The ecological side


   The preservation of the heritage of the mountains, towns and villages in our region is something important that we have to respect.  It is our duty to leave a clean environment for future generations and ensure that our impact is as light as possible. Our belief is based on respect for nature.


   Wherever possible we use materials available locally, particularly those which are produced ecologically. This also applies to tradesmen and craftsmen who work according to these principles.


   Wherever possible we use materials available locally, particularly those which are produced ecologically. This also applies to tradesmen and craftsmen who work according to these principles.


   Most materials are local; the walls are covered with lime and sand only to let them breath, and control humidity. The flooring consists of paving stones and the screeds are made with lime, sand, and balls of clay. As the ground floor is lower than the garden, the house works as a cocoon and doesn't lose heat from the ground. The flooring is covered in natural stone and then painted with linseed oil and oil made from soya.


   The roof is made from larch and pine cut in a local sawmill. It is insulated with 30cm of sheep's wool from local herds.


   All the roof joints have strengthened insulation (4/16/4cm). All the wood comes from environmentally-managed forests or from local larch wood.


   The furniture is recycled or home made with local wood.


   There is a small wooden house (the studio) , painted with home-made paint, using linseed oil, and is partially insulated on the inside with sawdust and lime. The flooring is also painted with special organic oil. This house sits on "Cyclopean" foundations: stones, sand and lime.


   All the household products are organic or home-made locally. 


   The food comes mainly from local producers. The rest is bought in the organic grocer's shop in the village or comes from organic networks.


   We respect the rustic aspect of the environment and we would like to always have this feeling of timelessness.


  Electricity is supplied by six solar panels generating 1KW, which is stored in batteries and used when we need it. There is no connection to the electricity grid, nor the phone or internet networks. Because of the limited power supply we have chosen to disable certain household electrical implements, in particular those needing resistance. The washing machine is fed by a gas generator, and uses water collected from the chalet roof. The washing powder is home made with ashes from the stove.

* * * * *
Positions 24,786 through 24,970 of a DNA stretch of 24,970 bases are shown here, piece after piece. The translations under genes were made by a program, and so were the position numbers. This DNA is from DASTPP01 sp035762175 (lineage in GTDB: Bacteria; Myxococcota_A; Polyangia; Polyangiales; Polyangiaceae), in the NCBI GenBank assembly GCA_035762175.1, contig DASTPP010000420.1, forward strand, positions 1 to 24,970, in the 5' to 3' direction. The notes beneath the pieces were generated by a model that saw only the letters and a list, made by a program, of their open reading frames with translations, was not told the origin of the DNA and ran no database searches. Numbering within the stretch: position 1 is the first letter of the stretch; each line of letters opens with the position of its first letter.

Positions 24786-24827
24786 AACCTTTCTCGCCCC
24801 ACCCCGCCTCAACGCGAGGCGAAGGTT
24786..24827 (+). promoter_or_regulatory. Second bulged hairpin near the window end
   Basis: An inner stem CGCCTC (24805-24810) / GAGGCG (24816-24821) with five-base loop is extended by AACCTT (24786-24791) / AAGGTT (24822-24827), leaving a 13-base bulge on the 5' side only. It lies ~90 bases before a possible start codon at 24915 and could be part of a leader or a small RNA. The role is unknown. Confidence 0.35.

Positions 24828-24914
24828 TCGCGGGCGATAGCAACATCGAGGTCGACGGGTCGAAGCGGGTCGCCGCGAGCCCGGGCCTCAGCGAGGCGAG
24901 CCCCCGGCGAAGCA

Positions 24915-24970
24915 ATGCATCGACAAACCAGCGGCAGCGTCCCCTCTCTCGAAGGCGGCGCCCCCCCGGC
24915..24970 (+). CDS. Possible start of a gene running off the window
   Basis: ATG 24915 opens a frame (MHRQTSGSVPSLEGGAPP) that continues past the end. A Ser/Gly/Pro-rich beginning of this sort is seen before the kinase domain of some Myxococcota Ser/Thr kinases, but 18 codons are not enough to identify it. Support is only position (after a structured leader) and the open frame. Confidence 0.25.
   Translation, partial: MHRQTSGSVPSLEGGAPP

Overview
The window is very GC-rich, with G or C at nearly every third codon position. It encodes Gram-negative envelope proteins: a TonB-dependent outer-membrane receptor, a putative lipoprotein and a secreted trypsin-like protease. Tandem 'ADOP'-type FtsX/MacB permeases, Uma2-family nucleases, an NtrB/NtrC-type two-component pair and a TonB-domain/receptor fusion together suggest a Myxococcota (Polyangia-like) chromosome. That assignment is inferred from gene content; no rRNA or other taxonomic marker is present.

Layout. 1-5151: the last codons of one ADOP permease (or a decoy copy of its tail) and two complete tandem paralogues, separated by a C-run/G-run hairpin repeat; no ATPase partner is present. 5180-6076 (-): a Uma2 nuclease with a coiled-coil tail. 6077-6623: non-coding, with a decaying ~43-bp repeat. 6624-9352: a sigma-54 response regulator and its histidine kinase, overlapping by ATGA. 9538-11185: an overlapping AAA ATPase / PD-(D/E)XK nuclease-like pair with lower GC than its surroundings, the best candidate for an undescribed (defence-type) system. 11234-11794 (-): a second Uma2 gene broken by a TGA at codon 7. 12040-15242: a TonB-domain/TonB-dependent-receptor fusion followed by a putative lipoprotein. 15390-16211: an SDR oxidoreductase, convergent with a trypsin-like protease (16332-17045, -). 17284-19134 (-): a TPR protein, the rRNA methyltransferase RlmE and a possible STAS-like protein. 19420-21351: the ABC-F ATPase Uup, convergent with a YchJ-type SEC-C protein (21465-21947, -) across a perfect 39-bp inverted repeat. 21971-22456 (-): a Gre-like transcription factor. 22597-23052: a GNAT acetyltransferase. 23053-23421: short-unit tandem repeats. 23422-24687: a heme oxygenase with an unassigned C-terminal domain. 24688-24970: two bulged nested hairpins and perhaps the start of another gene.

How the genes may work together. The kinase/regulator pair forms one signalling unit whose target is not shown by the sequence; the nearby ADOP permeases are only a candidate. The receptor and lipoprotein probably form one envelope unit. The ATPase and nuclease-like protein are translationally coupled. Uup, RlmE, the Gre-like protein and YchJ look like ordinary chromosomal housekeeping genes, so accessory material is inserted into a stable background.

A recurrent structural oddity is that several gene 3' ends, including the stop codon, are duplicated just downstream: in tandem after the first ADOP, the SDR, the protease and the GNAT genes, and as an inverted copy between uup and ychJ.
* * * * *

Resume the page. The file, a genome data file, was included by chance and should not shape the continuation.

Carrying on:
A solar greenhouse provides the heating when the sun is shining. It is stored then within the stone walls which are 40cm thick and restored in the evening (8 hours later).  


   When it is snowing or raining, or even in the evening, heating is provided by a stove (Turbo DEOM N.2) in which local wood is burnt. It complements the heat from the greenhouse, and works with a turbo system which blows air into the center of the fire to boost it and to ensure intense heat and complete combustion. In this way we avoid the condensation of gas and the deposit of soot in the stove and the pipes.  There is no risk of toxic gas accumulation.


   We enjoy warming our meals and making sandwichs, raclette and even cooking eggs on the top of the stove!

   The house isn't linked to the mains supply, so rainwater is the only source feeding the household. It's stored in a 7m deep underground tank and is pumped up to other tanks above the level of the house. We try to minimize its use. A system of solar water heating is installed to supply hot water. 


   Waste water (other than WC) passes through a purifying system, using march plants. The terminal tub contains fish and feeds the kitchen garden.


  The dry toilets work with sawdust instead of water. We empty them once a week into the compost heap, along with most of the organic waste from the kitchen and the garden.  Composting takes  two years, after which it is used as a fertilizer for our olive trees.

The kitchen garden

   In 2013, we decided to start the kitchen garden with the help of expert friends. With a tractor from the CUMA,  an agricultural cooperative in the village of Sospel, we ploughed the ground before planting. We are looking forward to enjoying our veggies!

The water heater

   We have a brand new solar water heater. It has several glass tubes painted in black. The sun then heats up the cold water coming inside those tubes. It should be working from march to november.

We host workawayers!

Workaway is an international hospitality service that allows members to contact one another to organise homestays and cultural exchange. Volunteers or "Workawayers", are expected to contribute a pre-agreed amount of time per day in exchange for lodging and food, which is provided by their host.

The world's leading community for sustainable travel and cultural exchange.

Promoting Volunteering, Family Exchanges, Homestays, Farmstays, Working Holidays, Travel Buddies, Language Learning and Cultural Exchange.

Please, contact us for details. We can host you from april to october.

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